Writer Kat Robinson and photographer Grav Weldon head into the hills in search of what’s brought a stretch of Scenic Highway Seven back to life.
An abridged version of this article appears in the Fall/Winter 2010 issue of Arkansas Wild. Click through for a downloadable copy.
After the night at The Hub and Grav’s descent into Dogpatch USA the following morning, we found ourselves staring at 10am hungry and ready to get back to work. I had a tip to follow up on and needed to go find breakfast back at the Ozark Café.
The crowd was just as hearty at ten in the morning as it was in the just-after-noontime hour. The same booth we’d occupied the day before was waiting for us.
I’d already decided on my breakfast before we’d headed up the highway. I was going to tackle the Ozark French Toast ($5.49), reported to me by Jasper-returning readers as the thing to get for breakfast in town. Grav wasn’t so certain. All he knew was that after the hike down into, around, and back up the hill from Dogpatch was that he needed hydration in a bad way.
“Ma’am, I’ll drink as many Mountain Dews as you can bring,” he told the waitress when she came to take our drink orders. I asked for my usual unsweetened iced tea and she disappeared, grinning. We looked over the newspaper-borne menus and salivated a bit.
I knew we had a good one when she plopped a whole pitcher of Mountain Dew down in front of Grav with a straw in it. That was worth an extra dollar’s tip for certain.
We hemmed and hawed over what Grav was going to try. Our conversation that morning on the way down from Marble Falls had been all about breakfasts in Arkansas and what constituted a true Arkansas breakfast -- and chocolate gravy had come up. Now, I have to admit that I didn’t have my first serving of chocolate gravy until I was an adult -- and even then it was in Missouri, not in Arkansas. But readers had been naming chocolate gravy as something purely Arkansawyer. Seeing it on the menu ($4.49) just sparked our curiosity more, and Grav (who’d never had it) decided it was a good day for experimentation.
Our food didn’t take long to prepare, and I think he was a bit surprised when out came this big bowl of what appeared to be chocolate pudding and a couple of biscuits. The biscuits themselves were flaky on the inside but had a nice strongly buttery sheen about them, almost a coating of it, as if someone had thought about frying them long and hard before deciding to thrown them in the oven instead.
And that chocolate gravy? Well, it was chocolate pudding, and then again it wasn’t. There was something to the consistency that reminded us both of Jello-brand, but there was also a flavor of flour and butter-rue and salt to it. And it wasn’t half bad. In fact, for what it was, it was quite tasty. It’d take us three more months and dozens more breakfasts before both of us could safely conclude that we weren’t fans of chocolate gravy -- but that we could both tolerate it.
But I was going to tell you about this Ozark French Toast. It was… good. It was four slices of Texas toast that had been lightly battered, skillet-fried in butter and drizzled with caramel and powdered sugar. It was served with a side of Log Cabin maple-flavored corn syrup, but we couldn’t divine why -- the simple little dish was just perfect, custardy and sweet and didn’t need a thing. Buttery.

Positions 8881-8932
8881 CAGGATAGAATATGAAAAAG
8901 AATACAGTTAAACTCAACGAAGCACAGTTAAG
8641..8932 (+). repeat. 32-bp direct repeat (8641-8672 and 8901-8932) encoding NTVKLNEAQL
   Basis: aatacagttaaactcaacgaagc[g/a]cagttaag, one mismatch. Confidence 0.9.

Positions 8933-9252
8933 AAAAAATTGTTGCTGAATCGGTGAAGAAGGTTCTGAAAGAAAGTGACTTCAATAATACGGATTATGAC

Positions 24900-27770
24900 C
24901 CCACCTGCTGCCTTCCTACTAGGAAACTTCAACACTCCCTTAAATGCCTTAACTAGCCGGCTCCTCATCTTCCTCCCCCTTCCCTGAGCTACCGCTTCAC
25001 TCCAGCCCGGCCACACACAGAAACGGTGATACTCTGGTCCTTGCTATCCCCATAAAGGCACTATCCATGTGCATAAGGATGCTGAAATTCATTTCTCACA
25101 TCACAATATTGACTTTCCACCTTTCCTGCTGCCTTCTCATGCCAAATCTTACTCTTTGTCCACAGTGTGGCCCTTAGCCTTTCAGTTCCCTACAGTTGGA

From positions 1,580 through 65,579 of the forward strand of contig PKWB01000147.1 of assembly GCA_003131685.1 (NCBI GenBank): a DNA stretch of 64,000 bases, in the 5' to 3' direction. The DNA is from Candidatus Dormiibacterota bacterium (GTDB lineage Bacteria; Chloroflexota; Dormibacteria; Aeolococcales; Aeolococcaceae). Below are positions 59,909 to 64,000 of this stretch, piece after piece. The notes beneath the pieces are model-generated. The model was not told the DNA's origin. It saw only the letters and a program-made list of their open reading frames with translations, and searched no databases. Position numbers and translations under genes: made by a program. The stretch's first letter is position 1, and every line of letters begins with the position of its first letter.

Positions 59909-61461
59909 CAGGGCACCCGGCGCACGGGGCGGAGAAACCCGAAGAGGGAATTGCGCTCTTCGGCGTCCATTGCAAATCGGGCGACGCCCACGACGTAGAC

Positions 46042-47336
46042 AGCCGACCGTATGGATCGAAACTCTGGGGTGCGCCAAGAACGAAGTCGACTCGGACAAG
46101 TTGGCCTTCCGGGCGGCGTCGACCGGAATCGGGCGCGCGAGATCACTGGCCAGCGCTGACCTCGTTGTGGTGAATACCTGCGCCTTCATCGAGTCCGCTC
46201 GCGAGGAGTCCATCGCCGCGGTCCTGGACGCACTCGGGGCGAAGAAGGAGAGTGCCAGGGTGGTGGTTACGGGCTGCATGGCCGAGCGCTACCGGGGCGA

I wouldn’t realize until a few weeks later when I was looking at the photos that there wasn’t a single damn pecan on the whole thing… and it had been advertised as being covered with them. Well, I guess it’s all right. But if you go back, go demand some pecans. You deserve them.
Following our morning repast, we went back on the square to look around and do some shooting and visiting. One of our first stops was in the Chamber of Commerce shop. Jasper’s the only place I know of that has an entirely volunteer CoC, and it’s funded with the proceeds from the consignment shop slash visitors center on the square.
From there we went to Emma’s Museum of Junk, a block off the main square and so odd it always attracts eyes. Grav having never been before, I shooed him into the oddness.
Emma’s is something truly Ozarkian. You can get something or anything inside. We saw all sorts of weirdness -- painted eggs, fishing lures, incense, decorative plates,
baskets of piles of old match books, cookie cutters, random keys,
old bug spray canisters (“Gulfspray Kills!” one cheerily announced),
mouse traps, cast iron coffee mug trees,
rusty vegetable peelers, fossil shark teeth, brass bells, hand-thrown pottery, glass bottles, quilts, cabinetry, stone and shell beads, glass ornaments, antique lamps, Coca-Cola glasses, military gear, Boy Scout mess kits, birdhouses, stained glass window hangings, faux jade Chinese dangly things, painted toilet seats, rusty bicycles, old paint cans, porcelain dolls, hairpins, old and new Mason jars, unusual wire sculptures, bedpans, electric kettles, old sewing machines, stepstools, ashtrays, marble figurines, old baseballs, comic books, Funk and Wagnall’s, bird nests, marbles… the cacophony of strange sights inside was worth the trip alone.
After wandering a bit more and discovering the still functioning but ancient city jail and an old abandoned movie theater, we took off for higher elevations once more, still searching out those almost fabled riders that were alleged to have brought back this little burg in the hills. We headed south.